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Collaborative work: Performing a premortem

“I’m not dead yet!”

Collaboration

Collaborative research work is very common in some academic fields. In science education (my field), all of my projects are collaborative at small or large scales. For example, I may collaborate with a student on a small project, like the student’s dissertation research. Often, I am part of a large project team that spans departments and multiple universities. Sometimes, I even find myself in the position of leader (in the role of Principal Investigator; PI) of one of these large teams. But the truth is that I don’t really know how to manage a large project. I have never been trained in project management, and often I don’t think we in academic research writ large do it well.

But I’m learning. In some ways, it’s just trial by fire. In other cases, the learning comes through deliberate reflection on past work. I am just finishing up a large, grant funded project with a great team this year. A lot of things went right in that project, but some things went wrong. And now that I’m kicking off another large, grant funded project with a new team, we’re learning from those lessons. One management tool that our new team has decided to employ before the project even starts is a sort of thought experiment called the premortem.

Some amount of failure is likely. Plan for it.

Failure and the Premortem

In the premortem exercise, the team starts by assuming that the project has failed. At the end of the project, you didn’t meet the project goals- you just couldn’t “pull it off.” Assuming this foundation for the exercise, each team member generates a brainstorm list of reasons why the project failed. Importantly, they list every reason they can think of even those that they might be afraid to say out loud or which might seem offensive. Everyone then shares their reasons for failure until the lists are exhausted and all reasons are on the table.

In the next phase of the premortem exercise, the team examines all potential problems and failure points, and (if the list is long) prioritizes which they want to address. For each problem on that list, the team creates a solution in the form of a proactive strategy, or (less optimally) a backup plan. Each of these solutions should then be assigned to a team member or group so that if (when) the problem arises, they are ready to deal with it.

The key aspect of this exercise is to operate from a perspective of hindsight. In this way it differs substantially from an a priori risk analysis, where you are looking forward. Pre-determining failure and then post-operatively identifying reasons for failure opens the conversation to a universe of possibilities and helps everyone become aware of potential failure points before they happen.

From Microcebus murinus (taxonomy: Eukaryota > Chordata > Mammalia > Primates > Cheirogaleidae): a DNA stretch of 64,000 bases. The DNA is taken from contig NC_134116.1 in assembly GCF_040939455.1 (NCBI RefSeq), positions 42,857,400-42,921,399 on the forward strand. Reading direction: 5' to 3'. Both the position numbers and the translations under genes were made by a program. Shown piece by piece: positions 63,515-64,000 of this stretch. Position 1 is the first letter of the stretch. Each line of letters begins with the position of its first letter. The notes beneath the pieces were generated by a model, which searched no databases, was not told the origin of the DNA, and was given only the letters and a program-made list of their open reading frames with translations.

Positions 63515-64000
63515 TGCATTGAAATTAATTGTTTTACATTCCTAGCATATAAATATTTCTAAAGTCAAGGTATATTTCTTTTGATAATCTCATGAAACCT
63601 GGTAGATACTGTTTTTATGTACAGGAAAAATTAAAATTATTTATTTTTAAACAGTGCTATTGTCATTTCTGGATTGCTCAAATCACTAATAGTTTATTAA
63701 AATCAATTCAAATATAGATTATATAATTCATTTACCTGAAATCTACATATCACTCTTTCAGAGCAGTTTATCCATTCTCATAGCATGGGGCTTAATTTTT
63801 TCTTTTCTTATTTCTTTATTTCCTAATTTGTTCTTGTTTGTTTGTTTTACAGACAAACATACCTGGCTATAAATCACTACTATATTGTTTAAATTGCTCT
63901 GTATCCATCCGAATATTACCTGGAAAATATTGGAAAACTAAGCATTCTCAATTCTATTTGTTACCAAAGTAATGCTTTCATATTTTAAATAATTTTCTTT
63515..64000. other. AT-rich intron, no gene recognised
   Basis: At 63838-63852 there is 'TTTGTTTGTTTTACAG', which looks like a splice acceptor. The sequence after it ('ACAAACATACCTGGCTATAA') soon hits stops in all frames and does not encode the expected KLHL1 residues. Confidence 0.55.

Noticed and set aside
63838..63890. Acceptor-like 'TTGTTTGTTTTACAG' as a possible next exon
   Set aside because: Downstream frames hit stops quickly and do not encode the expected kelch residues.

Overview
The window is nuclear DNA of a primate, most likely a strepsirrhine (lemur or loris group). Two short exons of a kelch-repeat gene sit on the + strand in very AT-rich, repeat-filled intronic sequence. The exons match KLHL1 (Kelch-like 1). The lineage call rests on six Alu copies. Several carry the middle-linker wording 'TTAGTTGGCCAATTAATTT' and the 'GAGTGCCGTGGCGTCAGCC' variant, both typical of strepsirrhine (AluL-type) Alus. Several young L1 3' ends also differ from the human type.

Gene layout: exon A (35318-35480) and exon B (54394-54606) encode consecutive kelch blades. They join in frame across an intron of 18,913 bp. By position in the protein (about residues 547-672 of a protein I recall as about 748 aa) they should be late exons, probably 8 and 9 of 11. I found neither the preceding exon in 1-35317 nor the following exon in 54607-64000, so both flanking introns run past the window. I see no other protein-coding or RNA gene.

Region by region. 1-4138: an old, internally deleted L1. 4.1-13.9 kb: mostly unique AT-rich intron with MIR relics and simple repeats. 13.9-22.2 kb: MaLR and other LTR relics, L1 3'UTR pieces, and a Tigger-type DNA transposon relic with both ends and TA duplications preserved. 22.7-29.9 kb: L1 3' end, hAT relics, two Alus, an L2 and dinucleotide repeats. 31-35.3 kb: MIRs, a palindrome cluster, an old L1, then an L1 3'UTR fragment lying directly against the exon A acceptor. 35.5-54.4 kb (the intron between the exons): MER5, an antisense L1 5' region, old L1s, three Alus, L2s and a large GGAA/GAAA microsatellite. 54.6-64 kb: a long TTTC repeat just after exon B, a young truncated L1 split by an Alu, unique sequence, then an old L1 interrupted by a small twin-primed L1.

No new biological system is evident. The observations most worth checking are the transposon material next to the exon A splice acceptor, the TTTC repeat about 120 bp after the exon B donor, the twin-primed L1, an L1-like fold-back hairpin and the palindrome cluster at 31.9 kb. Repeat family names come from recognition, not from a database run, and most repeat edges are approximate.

Looking Forward

Collaborative projects are complex and we don’t often do a good job of managing them. But that is because we often lack training and experience. With a bit of planning, a good critical friend/evaluator, and some knowledge of project management (and some experience if you’re lucky), you can increase the odds of success. The premortem exercise is one of those project management tools that we should use more often in educational research.

Some colleagues and I are getting ready to launch a new multi-site project, and we’re planning on conducting our premortem at our first face to face meting a few weeks from now. I’m excited about this start to the new work and I am confident that the exercise will help us. All that said, ask me how this one went four years from now ;-]

References

Performing a Project Premortem (Harvard Business Review)

The Pre-Mortem: A Simple Technique To Save Any Project From Failure (Riskology)

Premortem (Atlassian) 

 

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By Bud Talbot

I’m a science educator, teacher, and researcher. More specifically, I am an Associate Professor of science education at the University of Colorado Denver in the School of Education and Human Development. I currently teach pre-service and in-service science teachers, undergraduate peer Learning Assistants (LAs), and doctoral students. My research focuses on peer learning support in undergraduate science courses across the disciplines, and my particular interest is in physics education research (PER). Prior to entering academia, I taught science in grades 7-12 for seven years in US public schools, primarily physics in 11th and 12th grade.

Runner | tele skier | Father of twin girls | amateur radio operator W0RMT | science geek |

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